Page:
String s1 = "andrei";
  String s2 = "andrei";

  String s3 = s2.toString();

  System.out.println((s1==s2) + " " + (s2==s3));

Giving the following code why is the second comparison s2 == s3 true ? What is actually s2.toString() returning ? Where is actually located (s2.toString()) ?

+6  A: 

First of all String.toString is a no-op:

 * This object (which is already a string!) is itself returned.
 * @return  the string itself.
public String toString() {
    return this;

Second of all, String constants are interned so s1 and s2 are behind the scenes changed to be the same String instance.

Robert Munteanu
Shouldn't that be "String constants are interned"? I doubt that Strings coming from a file, or user input, are interned.
As you mention that, strings coming from various inputs MAY be interned, if they hang around long enough. This uncertainty is why its usually preferable to use .equals.
@extraneon: That's correct, I updated my answer.
Robert Munteanu
@mezmo: Correct, one should always use `equals` to compare Strings. Do you have a reference for the Strings which are interned "if they hang around long enough"?
Robert Munteanu
+1  A: 

Given that == compares references, you can see from s2 == s3 being true that s2.toString() returns s2.

Thomas Lötzer
+5  A: 

The method String.intern() can be used to ensure that equal strings have equal references. String constants are interned, so s1 and s2 will reference the same string. String.toString() simply returns itself, that is, a.toString() returns a, when a is a String. So, s2 also == s3.

In general, strings should not be compared by reference equality, but by value equality, using equals(). The reason is that it's easy to get two strings that are equivalent but different references. For example, when creating substrings. An exception to this rule is that if you know both strings have been interned beforehand (or you intern them as part of the comparison.)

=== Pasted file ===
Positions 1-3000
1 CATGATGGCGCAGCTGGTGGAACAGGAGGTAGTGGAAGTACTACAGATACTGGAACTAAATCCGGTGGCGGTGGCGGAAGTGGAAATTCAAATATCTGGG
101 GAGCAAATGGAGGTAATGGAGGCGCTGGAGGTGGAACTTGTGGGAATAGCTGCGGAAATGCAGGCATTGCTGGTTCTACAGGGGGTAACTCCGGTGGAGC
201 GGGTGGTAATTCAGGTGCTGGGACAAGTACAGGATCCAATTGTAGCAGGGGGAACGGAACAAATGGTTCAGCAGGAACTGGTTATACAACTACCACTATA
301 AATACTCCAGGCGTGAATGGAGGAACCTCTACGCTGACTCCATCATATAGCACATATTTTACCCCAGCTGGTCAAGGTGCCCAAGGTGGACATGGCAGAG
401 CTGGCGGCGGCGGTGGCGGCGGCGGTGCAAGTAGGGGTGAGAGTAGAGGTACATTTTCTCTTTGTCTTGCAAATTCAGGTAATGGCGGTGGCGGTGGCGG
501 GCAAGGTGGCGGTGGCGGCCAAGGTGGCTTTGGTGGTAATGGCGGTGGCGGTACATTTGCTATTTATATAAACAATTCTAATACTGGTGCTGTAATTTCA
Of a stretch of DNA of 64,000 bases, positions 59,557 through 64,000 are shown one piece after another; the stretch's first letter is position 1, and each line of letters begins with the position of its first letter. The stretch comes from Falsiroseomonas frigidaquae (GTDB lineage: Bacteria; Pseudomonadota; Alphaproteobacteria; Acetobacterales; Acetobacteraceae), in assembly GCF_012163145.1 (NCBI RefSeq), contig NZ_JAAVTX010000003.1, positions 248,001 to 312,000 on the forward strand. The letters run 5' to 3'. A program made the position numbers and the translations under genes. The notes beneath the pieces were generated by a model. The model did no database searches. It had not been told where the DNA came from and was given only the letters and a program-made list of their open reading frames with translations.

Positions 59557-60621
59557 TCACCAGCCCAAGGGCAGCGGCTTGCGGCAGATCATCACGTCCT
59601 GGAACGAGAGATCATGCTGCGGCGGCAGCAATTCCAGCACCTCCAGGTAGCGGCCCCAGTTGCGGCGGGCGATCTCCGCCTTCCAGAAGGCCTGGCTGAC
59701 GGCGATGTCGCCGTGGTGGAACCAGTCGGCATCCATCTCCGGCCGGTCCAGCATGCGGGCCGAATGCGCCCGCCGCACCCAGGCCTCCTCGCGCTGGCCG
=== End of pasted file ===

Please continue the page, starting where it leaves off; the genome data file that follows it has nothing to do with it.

To answer your implied question about heap or stack, Strings are allocated on the heap. Even if they were allocated on the stack, such as with the upcoming escape analysis and stack allocation, the semantics of the program will not change, and you will get the same result for both heap and stack allocation.

+1  A: 

You should be using .equals and not == when comparing java strings.

== Compares references and therefore s2.ToString() returns s2.

From the java glossary about heap / stack:

In Sun’s JVM, the interned Strings (which includes String literals) are

stored in a special pool of RAM called the perm gen, where the JVM also loads classes and stores natively compiled code. However, the intered Strings behave no differently than had they been stored in the ordinary object heap.

This was an interview question, i usually use equals.
Andrei Ciobanu
@Andrei Ciobanu - It figures, the questions these people ask, totally trick programmers.

s2.toString () is returning a String representation. Since it's already a String it returns itself (thats why the comparison is true).

All Strings are allocated on the Heap, the coparison operator just compares whether they are the same object (thats why s1 != s2).

actually s1==s2 is true.
Andrei Ciobanu
Ah, ok, then I think java optimized them, since both refer to the same value.
String s1 = "a"; String s2 = "a" - s1 == s2 is TRUE , AND FOR:String s1 = new String("a"); String s2 = new String("a"); s1 == s2 is FALSE
Andrei Ciobanu
Yep, you are right, also see Sting literal pools
+1  A: 

Since String are immutables, a useful implementation of the toString method is - in the String class - to return this.

As an example, my rt.jar contains the following implementation :

public String toString() {
return this;

As a consequence, the reference associated to s3 is the same than the one associated to s2.

Considering the s1==s2 statement, it is due to the automatic call to intern() for all constant Strings. That means that at compile time, s2 initialization code will be replaced by s2=s1, which makes the assertion quite obvious, no ?

uhm, is it an automatic call to intern() or is it at compile time?
I tend to think it's compile-time code modification.
+1  A: 

From the java virtual machine spec:

String literals and, more generally, strings that are the values of constant expressions are "interned" so as to share unique instances, using the method String.intern.

"andrei" is a String literal and therefore "interned". Therefore both String s1and s2 refer to the same String object, an interned String with the content "andrei".

Therefore (s1 == s2) && (s1.equals(s2)) is true. String#toString() doesn't create a new String (like many other methods from String) but simple returns this. Therfore s2 == s3 is true.